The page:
The Ryan lab studies mechanisms that regulate protein activity in bacteria. We have focused on the Gram-negative aquatic bacterium Caulobacter crescentus because it has a complex life cycle that is driven in large part by changes in the phosphorylation, proteolysis, localization, and interactions of proteins.
C. crescentus undergoes a developmental step during its division cycle from a motile cell unable to replicate its DNA to a nonmotile cell that is competent for chromosome replication. We use synchronized populations of motile G1-phase cells to study the events that occur during development. C. crescentus also divides asymmetrically, producing one motile and one nonmotile cell at each division. Proteins in the predivisional cell are segregated to opposite ends to mediate the differentiation of identity after division. We study the locations and movements of individual proteins using fluorescence microscopy.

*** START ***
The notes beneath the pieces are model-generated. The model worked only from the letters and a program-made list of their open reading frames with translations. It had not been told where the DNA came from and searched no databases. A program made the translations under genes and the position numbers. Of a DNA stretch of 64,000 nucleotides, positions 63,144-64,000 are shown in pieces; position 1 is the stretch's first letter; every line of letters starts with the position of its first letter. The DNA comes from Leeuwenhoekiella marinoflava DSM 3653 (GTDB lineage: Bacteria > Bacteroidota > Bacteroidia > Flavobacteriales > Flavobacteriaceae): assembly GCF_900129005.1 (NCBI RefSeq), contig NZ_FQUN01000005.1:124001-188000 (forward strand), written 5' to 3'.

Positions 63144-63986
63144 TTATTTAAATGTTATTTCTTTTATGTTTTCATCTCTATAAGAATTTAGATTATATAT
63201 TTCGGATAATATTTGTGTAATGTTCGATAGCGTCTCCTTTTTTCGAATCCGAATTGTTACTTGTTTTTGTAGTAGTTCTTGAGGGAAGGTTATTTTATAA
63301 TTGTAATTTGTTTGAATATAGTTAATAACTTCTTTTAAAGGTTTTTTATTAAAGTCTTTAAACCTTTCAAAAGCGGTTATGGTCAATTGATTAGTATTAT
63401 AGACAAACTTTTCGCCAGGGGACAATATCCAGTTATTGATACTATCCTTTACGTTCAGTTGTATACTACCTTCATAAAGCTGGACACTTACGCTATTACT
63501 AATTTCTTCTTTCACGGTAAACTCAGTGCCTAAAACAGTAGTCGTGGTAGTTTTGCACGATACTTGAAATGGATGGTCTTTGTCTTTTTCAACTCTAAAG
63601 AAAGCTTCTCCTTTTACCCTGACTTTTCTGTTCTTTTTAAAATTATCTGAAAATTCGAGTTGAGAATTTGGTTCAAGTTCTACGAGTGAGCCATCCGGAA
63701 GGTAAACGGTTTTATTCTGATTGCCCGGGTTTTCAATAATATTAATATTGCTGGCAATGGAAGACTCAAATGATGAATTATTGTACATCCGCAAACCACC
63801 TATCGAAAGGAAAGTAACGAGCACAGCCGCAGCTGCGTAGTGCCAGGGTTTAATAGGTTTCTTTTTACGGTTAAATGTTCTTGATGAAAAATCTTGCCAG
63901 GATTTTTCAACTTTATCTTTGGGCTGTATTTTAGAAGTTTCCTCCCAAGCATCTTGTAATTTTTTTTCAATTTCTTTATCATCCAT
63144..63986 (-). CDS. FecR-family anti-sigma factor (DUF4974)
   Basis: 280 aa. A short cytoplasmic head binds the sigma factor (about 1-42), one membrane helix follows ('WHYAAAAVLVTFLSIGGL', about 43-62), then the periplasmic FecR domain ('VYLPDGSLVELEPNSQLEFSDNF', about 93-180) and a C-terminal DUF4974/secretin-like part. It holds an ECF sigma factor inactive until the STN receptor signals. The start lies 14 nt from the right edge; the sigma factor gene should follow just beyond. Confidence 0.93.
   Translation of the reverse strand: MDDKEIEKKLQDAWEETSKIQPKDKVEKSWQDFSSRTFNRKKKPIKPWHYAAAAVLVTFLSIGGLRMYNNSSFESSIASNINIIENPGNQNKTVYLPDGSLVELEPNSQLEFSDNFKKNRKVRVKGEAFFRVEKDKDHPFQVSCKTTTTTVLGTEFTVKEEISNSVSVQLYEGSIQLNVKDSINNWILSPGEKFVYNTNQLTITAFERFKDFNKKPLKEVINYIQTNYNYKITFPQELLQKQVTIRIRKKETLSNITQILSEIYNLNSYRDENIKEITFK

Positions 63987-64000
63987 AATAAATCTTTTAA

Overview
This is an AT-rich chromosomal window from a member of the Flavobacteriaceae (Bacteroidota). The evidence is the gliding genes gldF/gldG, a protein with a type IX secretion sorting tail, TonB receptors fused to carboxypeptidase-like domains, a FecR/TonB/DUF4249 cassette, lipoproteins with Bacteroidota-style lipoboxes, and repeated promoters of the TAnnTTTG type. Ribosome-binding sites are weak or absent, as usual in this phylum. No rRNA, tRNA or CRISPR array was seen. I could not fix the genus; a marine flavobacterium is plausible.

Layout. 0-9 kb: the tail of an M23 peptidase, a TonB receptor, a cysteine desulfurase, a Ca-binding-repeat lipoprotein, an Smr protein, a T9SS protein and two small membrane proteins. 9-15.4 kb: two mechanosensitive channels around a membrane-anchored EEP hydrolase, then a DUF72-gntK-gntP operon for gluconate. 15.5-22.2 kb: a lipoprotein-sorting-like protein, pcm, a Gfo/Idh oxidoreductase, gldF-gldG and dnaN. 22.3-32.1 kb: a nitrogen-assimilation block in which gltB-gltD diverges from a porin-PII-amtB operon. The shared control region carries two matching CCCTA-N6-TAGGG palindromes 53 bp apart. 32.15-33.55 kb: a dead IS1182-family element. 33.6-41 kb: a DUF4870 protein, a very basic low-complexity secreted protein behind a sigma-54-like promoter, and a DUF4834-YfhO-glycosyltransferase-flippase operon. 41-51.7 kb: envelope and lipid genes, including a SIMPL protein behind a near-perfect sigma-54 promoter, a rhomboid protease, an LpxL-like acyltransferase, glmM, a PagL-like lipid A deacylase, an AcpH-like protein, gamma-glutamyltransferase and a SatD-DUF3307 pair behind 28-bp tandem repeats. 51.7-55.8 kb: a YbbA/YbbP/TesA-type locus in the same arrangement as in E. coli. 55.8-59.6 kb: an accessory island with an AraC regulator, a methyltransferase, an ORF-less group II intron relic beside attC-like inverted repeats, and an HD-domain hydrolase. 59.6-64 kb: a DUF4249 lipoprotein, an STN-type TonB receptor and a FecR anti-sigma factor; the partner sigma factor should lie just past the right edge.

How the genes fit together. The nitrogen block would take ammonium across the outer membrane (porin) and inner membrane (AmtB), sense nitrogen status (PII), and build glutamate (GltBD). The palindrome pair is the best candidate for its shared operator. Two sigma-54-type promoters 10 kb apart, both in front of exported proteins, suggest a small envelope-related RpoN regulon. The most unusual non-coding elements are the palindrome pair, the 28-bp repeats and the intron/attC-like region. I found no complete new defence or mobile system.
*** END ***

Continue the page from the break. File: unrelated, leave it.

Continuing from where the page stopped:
Specific problems that we are investigating include the following: regulated degradation of a key transcription factor during the motile-sessile developmental step; the roles, locations, and interactions of enzymes that participate in cell wall biosynthesis; and the regulatory functions of protein phosphorylation on serine, threonine, or tyrosine residues.